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10 gardening tasks for your August to-do list

It’s the height of summer, and especially given the extreme heat, your plants need some extra attention. Here are some gardening tasks you’ll want to take care of this month:

1. We have enjoyed blooms in our gardens for weeks, and some annuals are showing signs of slacking off due to the heat, depletion of nutrients in the surrounding soil and setting seed. Now is the time to deadhead or cut off spent flowers to keep them blooming a while longer.

2. Cutting back lanky stems on annuals such as impatiens or salvia by one-third or one-half will encourage them to keep blooming until frost. Fertilize with a good time-release fertilizer and water in.

3. We’ve had lots of rain along the Coast, but plants need adequate moisture to withstand our hot summers. Any week you don’t receive an inch of rain, gardens must be watered. Containers may need to be watered daily to survive the summer sun.

4. Monitor mulch, as it tends to decompose faster in hot conditions. A minimum of 2-3 inches is required to provide adequate moisture retention and block out weeds. Mulch should be 2-3 inches away from trunks of shrubs and trees.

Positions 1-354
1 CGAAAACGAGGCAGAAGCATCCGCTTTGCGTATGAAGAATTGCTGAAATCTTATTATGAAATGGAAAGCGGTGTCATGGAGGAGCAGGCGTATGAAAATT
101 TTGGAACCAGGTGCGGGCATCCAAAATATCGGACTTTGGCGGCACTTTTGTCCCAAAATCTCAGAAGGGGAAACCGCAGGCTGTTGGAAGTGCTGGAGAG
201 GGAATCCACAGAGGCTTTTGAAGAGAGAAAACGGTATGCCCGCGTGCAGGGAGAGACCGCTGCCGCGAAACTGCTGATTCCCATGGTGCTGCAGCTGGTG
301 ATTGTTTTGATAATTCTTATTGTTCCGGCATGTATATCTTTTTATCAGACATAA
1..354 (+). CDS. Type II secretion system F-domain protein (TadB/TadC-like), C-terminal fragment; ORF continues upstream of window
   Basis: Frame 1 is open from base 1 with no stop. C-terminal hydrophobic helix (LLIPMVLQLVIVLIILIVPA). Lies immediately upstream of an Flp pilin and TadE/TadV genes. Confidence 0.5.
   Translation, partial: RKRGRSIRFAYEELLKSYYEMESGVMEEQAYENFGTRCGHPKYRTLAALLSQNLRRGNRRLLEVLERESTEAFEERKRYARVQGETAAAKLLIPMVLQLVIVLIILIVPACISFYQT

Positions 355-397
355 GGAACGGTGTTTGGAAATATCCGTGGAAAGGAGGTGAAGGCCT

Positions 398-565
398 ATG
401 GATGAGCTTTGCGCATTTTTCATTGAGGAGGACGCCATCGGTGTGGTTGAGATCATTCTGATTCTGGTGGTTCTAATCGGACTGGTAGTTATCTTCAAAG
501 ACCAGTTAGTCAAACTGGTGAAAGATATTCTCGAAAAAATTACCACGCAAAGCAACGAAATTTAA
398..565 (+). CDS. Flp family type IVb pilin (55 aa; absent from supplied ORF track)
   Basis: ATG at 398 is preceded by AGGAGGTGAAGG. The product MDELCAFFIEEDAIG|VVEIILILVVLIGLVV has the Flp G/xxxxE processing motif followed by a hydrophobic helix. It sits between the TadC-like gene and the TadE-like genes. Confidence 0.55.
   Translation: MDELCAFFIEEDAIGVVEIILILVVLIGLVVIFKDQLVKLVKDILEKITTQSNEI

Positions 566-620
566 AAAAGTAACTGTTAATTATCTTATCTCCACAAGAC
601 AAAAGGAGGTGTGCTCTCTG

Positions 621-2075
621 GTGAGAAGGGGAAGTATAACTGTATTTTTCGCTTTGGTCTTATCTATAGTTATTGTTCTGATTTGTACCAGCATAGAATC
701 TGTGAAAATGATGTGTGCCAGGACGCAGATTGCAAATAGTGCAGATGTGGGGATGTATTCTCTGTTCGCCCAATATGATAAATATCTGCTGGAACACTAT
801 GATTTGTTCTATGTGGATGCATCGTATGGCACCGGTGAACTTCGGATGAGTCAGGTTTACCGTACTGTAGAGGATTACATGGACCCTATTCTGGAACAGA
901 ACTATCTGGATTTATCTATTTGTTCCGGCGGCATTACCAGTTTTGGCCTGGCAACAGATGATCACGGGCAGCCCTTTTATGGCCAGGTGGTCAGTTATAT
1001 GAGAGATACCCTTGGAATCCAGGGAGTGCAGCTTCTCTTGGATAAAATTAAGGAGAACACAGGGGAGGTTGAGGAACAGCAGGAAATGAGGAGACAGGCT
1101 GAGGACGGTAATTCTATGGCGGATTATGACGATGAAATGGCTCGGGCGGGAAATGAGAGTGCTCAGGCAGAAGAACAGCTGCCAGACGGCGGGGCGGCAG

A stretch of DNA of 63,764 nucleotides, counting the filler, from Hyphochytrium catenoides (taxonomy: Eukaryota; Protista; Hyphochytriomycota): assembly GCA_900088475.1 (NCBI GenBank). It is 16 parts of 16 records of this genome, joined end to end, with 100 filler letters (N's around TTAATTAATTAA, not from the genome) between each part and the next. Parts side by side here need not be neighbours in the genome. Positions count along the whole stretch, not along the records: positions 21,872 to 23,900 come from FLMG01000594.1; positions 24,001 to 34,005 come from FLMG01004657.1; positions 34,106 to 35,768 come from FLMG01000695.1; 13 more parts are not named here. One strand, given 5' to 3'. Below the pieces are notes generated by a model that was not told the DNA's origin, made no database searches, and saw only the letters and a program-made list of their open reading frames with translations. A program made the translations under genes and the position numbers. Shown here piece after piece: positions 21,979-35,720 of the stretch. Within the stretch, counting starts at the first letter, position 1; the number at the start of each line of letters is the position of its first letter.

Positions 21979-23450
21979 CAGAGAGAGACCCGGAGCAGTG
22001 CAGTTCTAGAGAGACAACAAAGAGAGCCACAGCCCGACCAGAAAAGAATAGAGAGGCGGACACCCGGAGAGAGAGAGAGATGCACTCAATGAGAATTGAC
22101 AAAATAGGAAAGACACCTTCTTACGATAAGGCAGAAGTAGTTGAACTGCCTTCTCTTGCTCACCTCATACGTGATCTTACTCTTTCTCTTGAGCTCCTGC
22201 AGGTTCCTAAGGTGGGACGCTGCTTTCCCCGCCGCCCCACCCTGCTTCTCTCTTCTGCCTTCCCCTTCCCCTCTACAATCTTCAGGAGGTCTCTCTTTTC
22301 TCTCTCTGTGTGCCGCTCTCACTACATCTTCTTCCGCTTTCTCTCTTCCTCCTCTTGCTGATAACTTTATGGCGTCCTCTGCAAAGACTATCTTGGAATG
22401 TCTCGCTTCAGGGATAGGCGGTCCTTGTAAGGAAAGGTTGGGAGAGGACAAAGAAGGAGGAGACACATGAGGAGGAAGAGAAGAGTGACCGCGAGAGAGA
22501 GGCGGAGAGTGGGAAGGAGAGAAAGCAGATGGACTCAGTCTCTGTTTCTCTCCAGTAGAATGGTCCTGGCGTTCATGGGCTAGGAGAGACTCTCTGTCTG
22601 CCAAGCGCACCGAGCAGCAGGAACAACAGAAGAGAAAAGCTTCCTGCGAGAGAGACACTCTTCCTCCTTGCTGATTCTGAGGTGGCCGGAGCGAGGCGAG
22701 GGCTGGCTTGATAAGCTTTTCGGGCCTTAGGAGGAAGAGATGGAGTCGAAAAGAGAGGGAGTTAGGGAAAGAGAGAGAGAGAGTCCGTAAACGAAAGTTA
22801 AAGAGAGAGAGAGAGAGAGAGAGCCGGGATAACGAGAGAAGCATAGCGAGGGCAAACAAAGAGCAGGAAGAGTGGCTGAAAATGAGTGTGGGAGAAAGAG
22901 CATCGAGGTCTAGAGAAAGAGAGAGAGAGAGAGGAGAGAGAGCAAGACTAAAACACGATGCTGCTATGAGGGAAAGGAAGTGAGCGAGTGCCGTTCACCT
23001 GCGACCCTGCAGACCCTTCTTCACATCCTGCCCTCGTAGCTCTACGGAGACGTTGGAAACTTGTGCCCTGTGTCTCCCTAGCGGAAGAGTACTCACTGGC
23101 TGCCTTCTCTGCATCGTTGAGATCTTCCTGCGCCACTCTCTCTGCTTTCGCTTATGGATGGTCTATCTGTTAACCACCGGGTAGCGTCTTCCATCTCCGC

5. Check for diseased plants and leaf litter. These should be removed, bagged and disposed of in the garbage. Adding to your compost pile will ensure you’ll have the same issues next season.

6. Disbud camellias by one-third to increase the size of next season’s flowers.

7. Take cuttings of woody ornamentals and plant in good potting soil. Keep moist by placing a plastic bag over the top of each pot. When roots form, remove the plastic cover; plant next spring. Azaleas, oleander, hydrangeas, camellias and gardenias are good ones to propagate.

8. Start planning for spring-blooming plants. Shade trees that lose their leaves in winter are prime candidates to have early spring bulbs and other ornamentals planted beneath their limbs.

9. If you plan to start new flower beds, now is the time to take a soil sample. It’s easy, and you’ll have confidence that your new bed will thrive. Mississippi State University Extension Offices located in each county can provide information on this important process.

10. Although the coastal area is very hot and humid in August, now is the time to plant your fall vegetable garden. Below are some general facts for fall planting.

  • Make sure your garden area gets full sun (six-plus hours a day.)
  • Completely remove any dead plants, including roots.
  • Till in a good quality and quantity of composted soil amendments.
  • Check new plants twice weekly to stay ahead of pests and diseases that have had months to develop and multiply.
  • Be sure to have a water source nearby to provide adequate moisture when needed.

Written by Darlene Underwood

Darlene Underwood is a Mississippi master gardener, national
accredited flower show judge and Garden Clubs of Mississippi
third vice-president. Reach her at

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